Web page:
Some of the extreme temperatures recorded in the Southwestern United States, southern Europe and northern Mexico at the beginning of the month would have been “virtually impossible” without the influence of human-caused climate change, according to research made public Tuesday.
During the first half of July hundreds of millions of people in North America, Europe and Asia sweltered under intense heat waves. A heat wave in China was made 50 times as likely by climate change, the researchers said.
World Weather Attribution, an international group of scientists who measure how much climate change influences extreme weather events, focused on the worst heat so far during the northern hemisphere summer. In the United States, temperatures in Phoenix have reached 110 degrees Fahrenheit, roughly 43 Celsius, or higher for more than 20 days in a row. Many places in southern Europe are experiencing record-breaking, triple-digit temperatures. A remote township in Xinjiang, China, hit 126 degrees, breaking the national record.
“Without climate change, we wouldn’t see this at all,” said Friederike Otto, a senior lecturer in climate science at Imperial College London and co-founder of World Weather Attribution. “Or it would be so rare that it basically would not be happening.”
But in a climate changed by fossil fuel emissions, heat waves of this magnitude “are not rare events,” she said.
Before the industrial revolution, the North American and European heat waves were virtually impossible, according to the researchers’ statistical analysis. China’s heat wave would only have happened about once every 250 years.
If the composition of the atmosphere remained at today’s levels, the United States and Mexico could expect heat waves like the one this July about once every 15 years. In southern Europe, there would be a 1 in 10 chance each year of a similar event. In China there’s a 1 in 5 chance each year of a reoccurrence.
But because humans are continuing to burn fossil fuels and put extra greenhouse gases into the atmosphere, the odds will continue to tip in extreme heat’s favor: even if we stop, temperatures will not cool again, they will just stop rising.
“The heat waves we are seeing now, we definitely need to live with,” Dr. Otto said.
As temperatures have climbed in Europe, Greece has faced a rash of wildfires that have forced the largest evacuations in the country’s history. The blistering heat has made firefighting efforts more challenging, officials said. More frequent and more intense wildfires in the Mediterranean can also be linked to climate change, according to a recent study.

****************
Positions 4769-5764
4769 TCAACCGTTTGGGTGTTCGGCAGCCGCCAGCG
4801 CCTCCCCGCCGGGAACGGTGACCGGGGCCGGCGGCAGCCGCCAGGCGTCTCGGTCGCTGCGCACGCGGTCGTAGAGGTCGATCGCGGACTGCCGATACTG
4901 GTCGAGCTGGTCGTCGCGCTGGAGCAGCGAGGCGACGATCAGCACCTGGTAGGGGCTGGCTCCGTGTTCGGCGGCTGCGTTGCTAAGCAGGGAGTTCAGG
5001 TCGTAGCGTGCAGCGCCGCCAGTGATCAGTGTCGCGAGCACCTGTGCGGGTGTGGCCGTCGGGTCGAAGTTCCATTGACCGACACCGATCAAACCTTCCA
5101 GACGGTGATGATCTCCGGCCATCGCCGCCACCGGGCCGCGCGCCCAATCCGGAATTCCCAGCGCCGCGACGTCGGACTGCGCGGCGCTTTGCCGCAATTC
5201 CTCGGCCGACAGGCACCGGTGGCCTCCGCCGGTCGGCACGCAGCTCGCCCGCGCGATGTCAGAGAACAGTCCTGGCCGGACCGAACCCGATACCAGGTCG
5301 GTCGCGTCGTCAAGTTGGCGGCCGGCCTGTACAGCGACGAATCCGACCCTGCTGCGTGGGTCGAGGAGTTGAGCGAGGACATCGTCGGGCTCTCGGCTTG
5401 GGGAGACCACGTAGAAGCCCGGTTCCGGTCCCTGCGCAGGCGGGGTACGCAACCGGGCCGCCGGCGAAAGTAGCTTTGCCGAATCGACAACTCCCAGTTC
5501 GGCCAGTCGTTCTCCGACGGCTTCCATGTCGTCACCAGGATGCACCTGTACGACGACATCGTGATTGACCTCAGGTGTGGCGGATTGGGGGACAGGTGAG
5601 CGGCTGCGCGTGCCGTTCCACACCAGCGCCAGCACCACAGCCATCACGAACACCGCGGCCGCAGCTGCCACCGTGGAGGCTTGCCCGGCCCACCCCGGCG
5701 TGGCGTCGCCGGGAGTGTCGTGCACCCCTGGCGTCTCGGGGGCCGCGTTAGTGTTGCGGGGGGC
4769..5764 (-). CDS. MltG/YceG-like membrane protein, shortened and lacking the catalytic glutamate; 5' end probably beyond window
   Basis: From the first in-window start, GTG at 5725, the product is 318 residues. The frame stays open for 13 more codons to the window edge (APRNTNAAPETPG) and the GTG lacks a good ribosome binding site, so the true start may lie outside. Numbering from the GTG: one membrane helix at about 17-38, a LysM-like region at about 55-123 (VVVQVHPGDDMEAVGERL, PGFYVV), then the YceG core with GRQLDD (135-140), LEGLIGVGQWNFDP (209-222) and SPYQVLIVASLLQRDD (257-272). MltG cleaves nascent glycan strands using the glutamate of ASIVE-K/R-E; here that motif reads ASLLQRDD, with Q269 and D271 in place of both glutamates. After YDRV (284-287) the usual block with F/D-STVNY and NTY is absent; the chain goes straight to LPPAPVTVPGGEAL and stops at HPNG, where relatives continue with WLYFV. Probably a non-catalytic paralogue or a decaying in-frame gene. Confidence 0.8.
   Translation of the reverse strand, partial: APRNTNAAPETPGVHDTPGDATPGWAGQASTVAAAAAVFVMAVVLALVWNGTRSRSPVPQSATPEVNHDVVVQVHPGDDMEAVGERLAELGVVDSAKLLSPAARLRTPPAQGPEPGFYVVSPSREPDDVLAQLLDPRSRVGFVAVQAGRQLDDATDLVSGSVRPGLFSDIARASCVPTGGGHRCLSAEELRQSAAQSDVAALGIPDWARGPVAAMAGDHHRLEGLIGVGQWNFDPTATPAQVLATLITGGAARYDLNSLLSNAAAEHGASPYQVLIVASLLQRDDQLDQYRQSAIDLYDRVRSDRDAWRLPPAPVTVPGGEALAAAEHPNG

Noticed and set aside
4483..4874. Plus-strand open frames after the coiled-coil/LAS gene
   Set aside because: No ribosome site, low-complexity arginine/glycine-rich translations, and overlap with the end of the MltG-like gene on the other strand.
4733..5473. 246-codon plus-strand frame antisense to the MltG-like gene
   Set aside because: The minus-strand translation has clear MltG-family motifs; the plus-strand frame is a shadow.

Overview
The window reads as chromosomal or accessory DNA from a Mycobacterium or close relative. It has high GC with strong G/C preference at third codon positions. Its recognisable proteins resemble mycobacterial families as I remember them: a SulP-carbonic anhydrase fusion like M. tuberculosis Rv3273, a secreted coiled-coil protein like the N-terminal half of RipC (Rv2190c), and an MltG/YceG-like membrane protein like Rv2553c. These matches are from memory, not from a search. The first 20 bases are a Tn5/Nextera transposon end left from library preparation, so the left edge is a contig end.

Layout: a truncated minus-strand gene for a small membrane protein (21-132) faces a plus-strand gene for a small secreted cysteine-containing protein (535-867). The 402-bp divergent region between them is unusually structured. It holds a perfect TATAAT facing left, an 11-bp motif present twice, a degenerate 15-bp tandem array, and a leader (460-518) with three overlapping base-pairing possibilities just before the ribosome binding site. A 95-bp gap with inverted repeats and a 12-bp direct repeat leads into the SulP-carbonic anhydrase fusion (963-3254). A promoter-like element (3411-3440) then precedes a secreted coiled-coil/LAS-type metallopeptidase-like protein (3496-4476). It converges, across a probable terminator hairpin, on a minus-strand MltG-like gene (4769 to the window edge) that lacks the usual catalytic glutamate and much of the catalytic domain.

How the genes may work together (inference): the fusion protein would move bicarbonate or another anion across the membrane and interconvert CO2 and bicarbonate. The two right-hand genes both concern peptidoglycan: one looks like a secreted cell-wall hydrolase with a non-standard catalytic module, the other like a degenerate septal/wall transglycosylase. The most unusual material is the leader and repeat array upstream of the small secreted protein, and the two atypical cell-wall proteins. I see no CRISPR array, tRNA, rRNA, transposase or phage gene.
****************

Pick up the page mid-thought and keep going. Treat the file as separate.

“We have rising risks from heat,” said Julie Arrighi, director of the Red Cross and Red Crescent Climate Centre and one of the researchers with World Weather Attribution. “It is deadly.” She emphasized the need to adapt cities and critical infrastructure to extreme heat, but also to reduce greenhouse gas emissions at the same time.
Many local and national governments, especially in Europe, have created heat action plans that include things like public cooling centers, and advance warning and coordination between social services and hospitals.
But even where these programs exist they are imperfect, and for now, the human cost of extreme temperatures remains high. The death toll from this month’s heat won’t be clear for some time, but more than 100 people have already died this summer in Mexico of heat-related causes, according to the national health secretary. Last summer, approximately 61,000 people died across Europe because of heat waves, according to another recent study.
World Weather Attribution’s heat wave study was not peer-reviewed, but the findings are based on standardized methods published in 2020. The group uses more than a dozen climate models to compare observed temperatures from the real world with modeled projections of the planet without human-caused climate change.
“This methodology is very standard in the field,” said Andrew Pershing, vice president for science at the nonprofit group Climate Central. He was not involved in the Tuesday study but has collaborated with World Weather Attribution in the past.
The sheer heat much of the planet is currently experiencing is “shocking” in a historical context, Dr. Pershing said, but added that the findings of climate change’s role are “not surprising.”
The first two weeks of July were probably Earth’s hottest on human record, according to an analysis by the European Union’s Copernicus Climate Change Service. The National Oceanic and Atmospheric Administration forecasts more unusually hot temperatures across most of the United States in August.
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